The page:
REVIEWED BY LEE AITKEN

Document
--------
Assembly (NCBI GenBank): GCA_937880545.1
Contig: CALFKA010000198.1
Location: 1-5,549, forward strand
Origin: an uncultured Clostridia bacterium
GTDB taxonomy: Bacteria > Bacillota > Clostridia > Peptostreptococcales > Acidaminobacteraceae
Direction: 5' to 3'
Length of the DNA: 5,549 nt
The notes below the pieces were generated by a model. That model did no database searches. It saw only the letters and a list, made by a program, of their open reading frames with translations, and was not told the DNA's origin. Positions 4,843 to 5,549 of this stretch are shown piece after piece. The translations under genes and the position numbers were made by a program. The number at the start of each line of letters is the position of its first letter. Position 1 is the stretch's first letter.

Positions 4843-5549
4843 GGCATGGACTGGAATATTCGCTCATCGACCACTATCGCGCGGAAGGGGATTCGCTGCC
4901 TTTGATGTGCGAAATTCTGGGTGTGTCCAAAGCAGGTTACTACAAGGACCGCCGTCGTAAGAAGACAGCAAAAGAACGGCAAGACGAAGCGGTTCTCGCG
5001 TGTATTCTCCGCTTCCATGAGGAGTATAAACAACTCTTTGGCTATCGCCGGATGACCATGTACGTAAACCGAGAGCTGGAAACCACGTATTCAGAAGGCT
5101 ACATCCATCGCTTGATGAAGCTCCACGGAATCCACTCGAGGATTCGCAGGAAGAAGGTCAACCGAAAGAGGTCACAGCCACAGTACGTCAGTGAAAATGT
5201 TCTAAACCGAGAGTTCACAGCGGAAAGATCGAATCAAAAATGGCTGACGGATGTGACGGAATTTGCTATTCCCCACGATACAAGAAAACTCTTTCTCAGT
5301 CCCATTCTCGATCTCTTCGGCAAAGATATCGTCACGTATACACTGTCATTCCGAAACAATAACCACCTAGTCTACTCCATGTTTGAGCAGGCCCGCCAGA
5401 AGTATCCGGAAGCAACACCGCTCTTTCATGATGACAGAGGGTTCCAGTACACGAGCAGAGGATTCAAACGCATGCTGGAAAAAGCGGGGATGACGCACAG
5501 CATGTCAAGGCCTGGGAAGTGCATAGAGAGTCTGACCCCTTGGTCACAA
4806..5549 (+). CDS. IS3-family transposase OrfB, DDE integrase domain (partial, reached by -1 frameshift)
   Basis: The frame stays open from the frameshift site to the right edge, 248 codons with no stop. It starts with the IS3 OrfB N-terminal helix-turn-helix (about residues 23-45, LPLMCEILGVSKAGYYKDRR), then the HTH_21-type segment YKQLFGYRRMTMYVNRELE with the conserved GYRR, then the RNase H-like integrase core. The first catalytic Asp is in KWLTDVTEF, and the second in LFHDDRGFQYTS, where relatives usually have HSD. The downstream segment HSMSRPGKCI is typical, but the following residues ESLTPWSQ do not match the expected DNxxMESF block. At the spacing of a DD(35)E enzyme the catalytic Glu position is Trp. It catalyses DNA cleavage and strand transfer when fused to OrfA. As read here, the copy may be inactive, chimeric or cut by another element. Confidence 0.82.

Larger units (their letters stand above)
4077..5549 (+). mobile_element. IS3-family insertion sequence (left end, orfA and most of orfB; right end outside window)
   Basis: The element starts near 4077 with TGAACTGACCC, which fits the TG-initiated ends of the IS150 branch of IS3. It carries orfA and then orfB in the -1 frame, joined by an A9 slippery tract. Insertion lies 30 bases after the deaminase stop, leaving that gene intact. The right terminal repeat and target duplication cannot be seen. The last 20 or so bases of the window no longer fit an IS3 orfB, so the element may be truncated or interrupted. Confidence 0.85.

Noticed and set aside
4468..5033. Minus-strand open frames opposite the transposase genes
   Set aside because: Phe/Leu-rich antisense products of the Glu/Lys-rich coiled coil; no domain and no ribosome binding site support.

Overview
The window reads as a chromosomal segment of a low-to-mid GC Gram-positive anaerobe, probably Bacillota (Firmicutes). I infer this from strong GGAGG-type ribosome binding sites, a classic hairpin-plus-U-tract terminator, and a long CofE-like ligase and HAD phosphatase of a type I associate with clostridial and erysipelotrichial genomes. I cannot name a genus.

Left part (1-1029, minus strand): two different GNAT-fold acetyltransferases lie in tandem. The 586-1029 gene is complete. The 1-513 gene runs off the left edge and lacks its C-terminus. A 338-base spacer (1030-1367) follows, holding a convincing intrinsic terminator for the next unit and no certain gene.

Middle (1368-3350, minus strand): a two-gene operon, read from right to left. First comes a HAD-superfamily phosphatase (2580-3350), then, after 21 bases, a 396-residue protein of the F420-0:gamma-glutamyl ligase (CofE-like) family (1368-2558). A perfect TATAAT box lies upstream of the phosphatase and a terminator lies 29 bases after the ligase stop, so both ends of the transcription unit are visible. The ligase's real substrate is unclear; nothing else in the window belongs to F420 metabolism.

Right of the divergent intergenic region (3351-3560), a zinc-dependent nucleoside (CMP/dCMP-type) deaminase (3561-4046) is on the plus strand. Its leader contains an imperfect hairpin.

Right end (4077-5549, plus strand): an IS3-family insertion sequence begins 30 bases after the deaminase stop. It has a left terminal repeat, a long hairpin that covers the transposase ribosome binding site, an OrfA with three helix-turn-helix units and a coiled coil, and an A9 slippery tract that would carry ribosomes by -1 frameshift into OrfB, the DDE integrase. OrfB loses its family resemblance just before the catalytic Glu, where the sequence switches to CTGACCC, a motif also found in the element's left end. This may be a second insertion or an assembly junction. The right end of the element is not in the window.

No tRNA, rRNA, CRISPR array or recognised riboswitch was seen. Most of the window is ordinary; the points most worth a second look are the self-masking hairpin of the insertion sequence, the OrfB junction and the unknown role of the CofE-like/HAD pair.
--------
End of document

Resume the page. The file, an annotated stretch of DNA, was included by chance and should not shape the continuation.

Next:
Hamilton's novel unspools two threads in the saga of a single family—one conventional and the other downright strange. The conventional tale follows a bookish boy, Mac, and his risk-taking older cousin Buddy, who dominates Mac and continues to preoccupy him through adulthood. Buddy volunteers for Vietnam while Mac inherits his mother's antiwar sentiments. In the final chapters, Buddy's son dies in Iraq, and the boys' childhood rivalries are amplified by clashing political convictions. The parallel story involves a bizarre family secret that is really no secret at all: Mac's father first married Madeline, a beautiful but somewhat shallow girl who soon after suffered severe brain damage in a bike accident. He then marries her spunky, unglamorous friend Julia and they incorporate Madeline into the family—a peculiar older "sister" to Mac and his siblings. Now a father, Mac recalls poignant, disturbing scenes from his upbringing: Madeline being victimized by boys; her romance with a mentally impaired neighbor; Julia's unflagging efforts to give her a normal life. Hamilton's careful, unpretentious prose finds moral nuances both in a full-blown antiwar debate and in the small details of Madeline's care. Mac comes to see that it was this strange domestic arrangement, even more than the crucible of Vietnam, that taught him and Buddy the lessons of loyalty, sacrifice and honor.